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Uber Executives and Airbnb Executives Come Under Fire for Wage Theft and Sexual Harassment Claims

California case raises awareness of unfair and illegal employment practices

A live-in domestic worker assisting two tech executives in San Francisco filed an official lawsuit against her former employers in October, arguing both wage theft and sexual harassment.

The lawsuit argues that Cameron Poetzscher, head of corporate development for Uber, and Varsha Rao, the head of global operations for Airbnb, subjected employee Julieta Yang to a sexually hostile home and work environment in addition to failing to pay her for overtime and minimum wage.

The mother of three from the Philippines worked for the married couple for over 7 years. She began working for the couple in March 2008 when the partners lived in Singapore. According to Yang, Poetzscher, who previously worked for Goldman Sachs before joining Uber in 2014, would walk into the kitchen naked to watch her cook. The employee argued that when Rao travelled for work on a regular basis, Poetzscher sexually harassed Yang numerous times by making unwanted sexual advances, touching her inappropriately, making comments of a sexual nature, or appearing in the nude.

In one such incident, Poetzscher allegedly bumped into his employee and rubbed his groin against her. When Yang raised concerns about this behavior, she was advised by her employer “not to share it with Rao.”

When the couple relocated from Singapore to San Francisco in 2013, Yang was offered triple her wages to move along with them. Yang continued to live and work with the couple in their home in San Francisco until April of 2015 when she quit. She was paid a fixed weekly rate of $450 during her stay in San Francisco regardless of the hours that she worked in a given week.

According to her, it was not uncommon to work nine hours a day, six days a week, although she was never given rest breaks or mandated meal breaks. In addition to working under these conditions, Yang says she was required to give her consent for signatures on employment contracts stating that she worked 30 hours a week for $12.50 an hour even though she claims to have been working much longer hours.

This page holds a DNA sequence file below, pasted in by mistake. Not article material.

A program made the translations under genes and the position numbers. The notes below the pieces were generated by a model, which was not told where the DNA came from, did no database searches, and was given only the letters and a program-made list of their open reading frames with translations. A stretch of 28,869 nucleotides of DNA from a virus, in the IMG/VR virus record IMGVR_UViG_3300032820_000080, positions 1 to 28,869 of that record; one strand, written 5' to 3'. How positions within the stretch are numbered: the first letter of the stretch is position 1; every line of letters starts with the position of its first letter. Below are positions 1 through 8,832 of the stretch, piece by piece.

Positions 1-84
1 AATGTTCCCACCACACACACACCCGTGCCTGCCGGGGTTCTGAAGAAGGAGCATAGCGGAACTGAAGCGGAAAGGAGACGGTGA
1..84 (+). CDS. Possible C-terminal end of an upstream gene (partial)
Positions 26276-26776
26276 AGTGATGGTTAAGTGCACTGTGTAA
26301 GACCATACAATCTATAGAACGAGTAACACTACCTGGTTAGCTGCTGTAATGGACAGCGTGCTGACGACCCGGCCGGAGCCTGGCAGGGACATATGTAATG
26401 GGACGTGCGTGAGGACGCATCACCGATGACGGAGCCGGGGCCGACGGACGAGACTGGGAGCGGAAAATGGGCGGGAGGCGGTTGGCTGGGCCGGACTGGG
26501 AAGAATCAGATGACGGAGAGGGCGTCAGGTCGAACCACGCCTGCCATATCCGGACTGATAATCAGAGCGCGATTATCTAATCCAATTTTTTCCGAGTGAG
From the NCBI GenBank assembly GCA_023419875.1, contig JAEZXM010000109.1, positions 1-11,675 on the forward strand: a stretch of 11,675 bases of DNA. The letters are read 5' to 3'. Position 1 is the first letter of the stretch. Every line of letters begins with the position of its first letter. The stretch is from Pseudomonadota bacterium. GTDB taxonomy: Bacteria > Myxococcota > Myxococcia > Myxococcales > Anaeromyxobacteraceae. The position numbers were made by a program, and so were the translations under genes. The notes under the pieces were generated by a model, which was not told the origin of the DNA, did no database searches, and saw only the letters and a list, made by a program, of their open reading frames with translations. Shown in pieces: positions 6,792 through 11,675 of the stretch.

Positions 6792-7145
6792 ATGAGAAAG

The sexual harassment also continued once the couple relocated from Singapore to San Francisco, according to Yang. Unfortunately, this case is just the latest in a string of concerns about domestic workers who are subject to wage theft, labor violations or unwanted sexual proposition behind closed doors.

Yang hopes that her lawsuit would bring more awareness to this issue and help to protect others from going through similar situations in the future.

If you or someone you know has been subject to wage theft and other illegal labor practices, consult with an attorney to determine whether you have grounds for a lawsuit. The New York employment lawyers at Hepworth, Gershbaum & Roth PLLC have more than 70 years of combined experience helping workers in New York and throughout the U.S. receive the justice and compensation they deserve from employers. We are here to help — contact us at 212-545-1199 or online for a free, confidential consultation.





Contact an employment law attorney in New York today for a free initial consultation and determine whether you have a case. For a free initial consultation, you can contact us online or by phone.

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